Erdogan might have cemented his dominance at home, but abroad the country's economic credibility lies in tatters
Markets are the last bastion of true dissent in Turkey
Last month Turkey rounded off the biggest constitutional overhaul since the foundation of Ataturk’s modern republic. At its summit sits Recep Tayyip Erdogan, its virtually omnipotent president, holding the country in his vice-like grip.
Yesterday marked the two-year anniversary of an attempted coup that plunged Turkey into chaos, triggering a state of emergency under which thousands were jailed – and many more lost their livelihoods. And thanks to a narrow referendum last year and fresh elections last month the autocrat now has total power in a presidential system.
Accusations that Mr Erdogan has used his office to muzzle his opponents are increasingly hard to refute, while he has used a narrative of “Turkey under siege” to build support across the country. Two years on from the coup, Turkey is almost unrecognisable.
And with each new presidential decree, the country takes a new stride away from the European democracies on which it once sought to model itself.
Yet there remains one bastion of dissent over which Mr Erdogan has little authority: international markets. Last week, the Turkish lira plunged to a record low against the US dollar, capping its biggest weekly slump since 2008. Its unenviable position as the globe’s worst-performing currency has raised fears of an all-out currency crisis.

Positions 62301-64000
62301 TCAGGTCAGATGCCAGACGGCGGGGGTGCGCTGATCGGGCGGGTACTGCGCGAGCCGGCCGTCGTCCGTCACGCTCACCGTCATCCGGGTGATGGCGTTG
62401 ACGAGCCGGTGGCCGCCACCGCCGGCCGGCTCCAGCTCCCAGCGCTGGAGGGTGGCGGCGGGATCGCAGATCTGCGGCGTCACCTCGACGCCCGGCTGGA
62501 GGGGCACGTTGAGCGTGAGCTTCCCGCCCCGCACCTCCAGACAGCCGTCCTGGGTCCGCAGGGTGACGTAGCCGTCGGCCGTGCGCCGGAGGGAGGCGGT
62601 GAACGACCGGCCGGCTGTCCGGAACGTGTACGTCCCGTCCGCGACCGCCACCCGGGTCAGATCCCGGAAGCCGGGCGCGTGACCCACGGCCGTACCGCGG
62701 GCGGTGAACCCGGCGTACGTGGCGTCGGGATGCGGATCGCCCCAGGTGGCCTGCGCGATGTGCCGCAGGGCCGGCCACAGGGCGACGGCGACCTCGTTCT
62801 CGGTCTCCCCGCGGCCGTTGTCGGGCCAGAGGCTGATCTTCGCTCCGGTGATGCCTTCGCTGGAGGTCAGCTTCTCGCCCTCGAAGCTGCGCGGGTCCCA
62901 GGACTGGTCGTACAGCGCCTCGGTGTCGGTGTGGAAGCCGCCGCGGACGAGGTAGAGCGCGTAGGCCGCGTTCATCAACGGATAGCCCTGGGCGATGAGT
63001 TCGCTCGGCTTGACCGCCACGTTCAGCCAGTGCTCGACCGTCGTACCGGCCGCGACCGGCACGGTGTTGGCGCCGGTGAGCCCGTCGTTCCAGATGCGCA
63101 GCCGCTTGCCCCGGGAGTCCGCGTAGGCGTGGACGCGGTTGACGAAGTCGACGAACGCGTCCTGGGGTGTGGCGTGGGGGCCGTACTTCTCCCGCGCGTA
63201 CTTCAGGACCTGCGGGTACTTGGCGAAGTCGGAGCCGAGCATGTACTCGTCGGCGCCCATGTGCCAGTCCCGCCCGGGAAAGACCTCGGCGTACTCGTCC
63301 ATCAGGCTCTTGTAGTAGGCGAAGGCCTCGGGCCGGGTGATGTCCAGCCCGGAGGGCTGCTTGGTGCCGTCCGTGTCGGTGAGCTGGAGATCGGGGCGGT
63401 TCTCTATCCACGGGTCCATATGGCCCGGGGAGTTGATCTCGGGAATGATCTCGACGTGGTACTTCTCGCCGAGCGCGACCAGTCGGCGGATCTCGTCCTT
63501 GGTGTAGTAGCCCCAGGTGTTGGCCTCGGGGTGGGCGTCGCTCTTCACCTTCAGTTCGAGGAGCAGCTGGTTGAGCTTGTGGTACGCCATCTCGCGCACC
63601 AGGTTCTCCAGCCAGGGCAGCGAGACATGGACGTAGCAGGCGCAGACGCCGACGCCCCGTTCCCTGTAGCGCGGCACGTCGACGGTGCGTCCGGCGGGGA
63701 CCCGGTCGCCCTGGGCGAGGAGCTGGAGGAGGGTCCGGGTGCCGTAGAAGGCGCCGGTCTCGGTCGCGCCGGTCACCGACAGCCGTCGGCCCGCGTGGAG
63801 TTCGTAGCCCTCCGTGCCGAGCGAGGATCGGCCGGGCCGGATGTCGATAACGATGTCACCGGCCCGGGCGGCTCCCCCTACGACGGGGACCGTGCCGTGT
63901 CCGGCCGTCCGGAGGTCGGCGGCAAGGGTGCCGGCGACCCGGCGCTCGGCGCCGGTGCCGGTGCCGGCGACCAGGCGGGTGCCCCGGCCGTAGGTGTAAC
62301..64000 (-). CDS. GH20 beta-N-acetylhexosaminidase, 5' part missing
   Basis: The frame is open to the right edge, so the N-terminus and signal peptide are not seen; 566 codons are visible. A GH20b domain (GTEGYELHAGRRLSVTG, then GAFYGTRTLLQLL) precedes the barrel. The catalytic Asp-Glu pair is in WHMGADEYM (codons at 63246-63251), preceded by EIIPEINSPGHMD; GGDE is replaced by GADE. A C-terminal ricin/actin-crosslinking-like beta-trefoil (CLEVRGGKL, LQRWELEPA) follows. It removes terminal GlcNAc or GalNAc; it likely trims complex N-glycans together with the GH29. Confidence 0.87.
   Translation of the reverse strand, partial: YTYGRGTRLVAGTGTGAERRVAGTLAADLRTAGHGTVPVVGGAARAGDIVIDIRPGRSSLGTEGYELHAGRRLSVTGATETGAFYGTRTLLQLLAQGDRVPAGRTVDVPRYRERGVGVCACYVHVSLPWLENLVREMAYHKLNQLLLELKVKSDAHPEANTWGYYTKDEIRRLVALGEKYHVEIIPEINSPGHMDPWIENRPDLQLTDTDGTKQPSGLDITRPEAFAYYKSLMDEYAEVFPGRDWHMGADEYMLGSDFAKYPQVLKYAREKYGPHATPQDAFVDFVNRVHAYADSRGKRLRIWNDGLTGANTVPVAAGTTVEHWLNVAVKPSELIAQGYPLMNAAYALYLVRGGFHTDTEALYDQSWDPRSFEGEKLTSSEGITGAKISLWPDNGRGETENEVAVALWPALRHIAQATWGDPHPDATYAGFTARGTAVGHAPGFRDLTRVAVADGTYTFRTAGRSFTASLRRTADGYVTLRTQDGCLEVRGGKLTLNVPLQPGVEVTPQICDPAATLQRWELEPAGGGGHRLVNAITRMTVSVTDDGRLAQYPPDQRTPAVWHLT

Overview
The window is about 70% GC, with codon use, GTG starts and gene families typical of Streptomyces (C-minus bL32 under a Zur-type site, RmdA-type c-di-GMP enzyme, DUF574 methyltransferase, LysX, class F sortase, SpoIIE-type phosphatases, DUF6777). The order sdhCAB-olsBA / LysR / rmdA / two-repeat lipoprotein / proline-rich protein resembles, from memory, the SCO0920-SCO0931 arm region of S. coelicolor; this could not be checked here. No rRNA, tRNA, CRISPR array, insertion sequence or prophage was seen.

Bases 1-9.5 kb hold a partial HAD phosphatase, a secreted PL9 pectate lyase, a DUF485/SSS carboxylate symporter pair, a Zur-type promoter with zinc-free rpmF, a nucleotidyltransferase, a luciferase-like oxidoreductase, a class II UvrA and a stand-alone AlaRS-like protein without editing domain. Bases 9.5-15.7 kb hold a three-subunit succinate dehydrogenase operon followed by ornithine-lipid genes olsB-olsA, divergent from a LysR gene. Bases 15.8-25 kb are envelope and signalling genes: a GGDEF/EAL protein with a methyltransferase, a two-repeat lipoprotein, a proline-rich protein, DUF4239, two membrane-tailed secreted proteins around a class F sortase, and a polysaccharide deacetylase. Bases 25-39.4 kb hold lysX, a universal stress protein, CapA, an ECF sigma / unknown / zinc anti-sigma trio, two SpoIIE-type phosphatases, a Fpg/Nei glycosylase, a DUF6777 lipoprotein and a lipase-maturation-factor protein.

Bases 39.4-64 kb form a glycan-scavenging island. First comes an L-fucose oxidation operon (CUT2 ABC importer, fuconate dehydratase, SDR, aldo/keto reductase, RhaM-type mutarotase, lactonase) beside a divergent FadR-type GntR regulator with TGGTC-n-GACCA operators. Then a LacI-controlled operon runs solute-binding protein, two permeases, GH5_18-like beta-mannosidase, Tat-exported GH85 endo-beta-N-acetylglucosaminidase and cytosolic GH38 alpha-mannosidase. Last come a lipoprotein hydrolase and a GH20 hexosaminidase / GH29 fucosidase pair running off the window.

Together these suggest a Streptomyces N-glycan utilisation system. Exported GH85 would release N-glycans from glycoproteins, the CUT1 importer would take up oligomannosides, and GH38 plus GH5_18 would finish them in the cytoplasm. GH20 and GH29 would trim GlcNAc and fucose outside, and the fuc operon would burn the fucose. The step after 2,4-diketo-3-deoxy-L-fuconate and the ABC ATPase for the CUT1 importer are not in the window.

High inflation and unemployment alongside a deteriorating current account deficit are equally troubling. By some estimates, Turkey needs to lure $200 billion a year in foreign financing to stay afloat.
Worse still, much of Turkey’s economic malaise is self-inflicted. As he has amassed greater and greater powers, Mr Erdogan has disregarded calls for the important structural reforms that would soothe investor confidence.
Instead, the president has pursued a head-scratching monetary policy – founded on his unique belief that high interest rates encourage inflation. While analysts are united in calling for a period of calm, most expect Mr Erdogan to push for lower interest rates in search of rapid growth. His strategy of presenting economic decline as conspiracy by the West to smother Turkey’s progress will insulate him. But long term decay could well expose chinks in his armour.
And a fresh crisis hit markets last week, when Mr Erdogan appointed his son-in-law, Berat Albayrak, as Turkey’s finance minister, demoting nimbler economic minds.
He also passed a decree allowing him to directly appoint the governor of Turkey’s central bank, an institution that looks less autonomous by the day.
Such cronyism isn’t out of character, but while his power is almost limitless within Turkey, Mr Erdogan’s arm does not extend to international markets. And for now at least, exactly two years after the coup that cemented his dominance, the country’s economic credibility lies in tatters.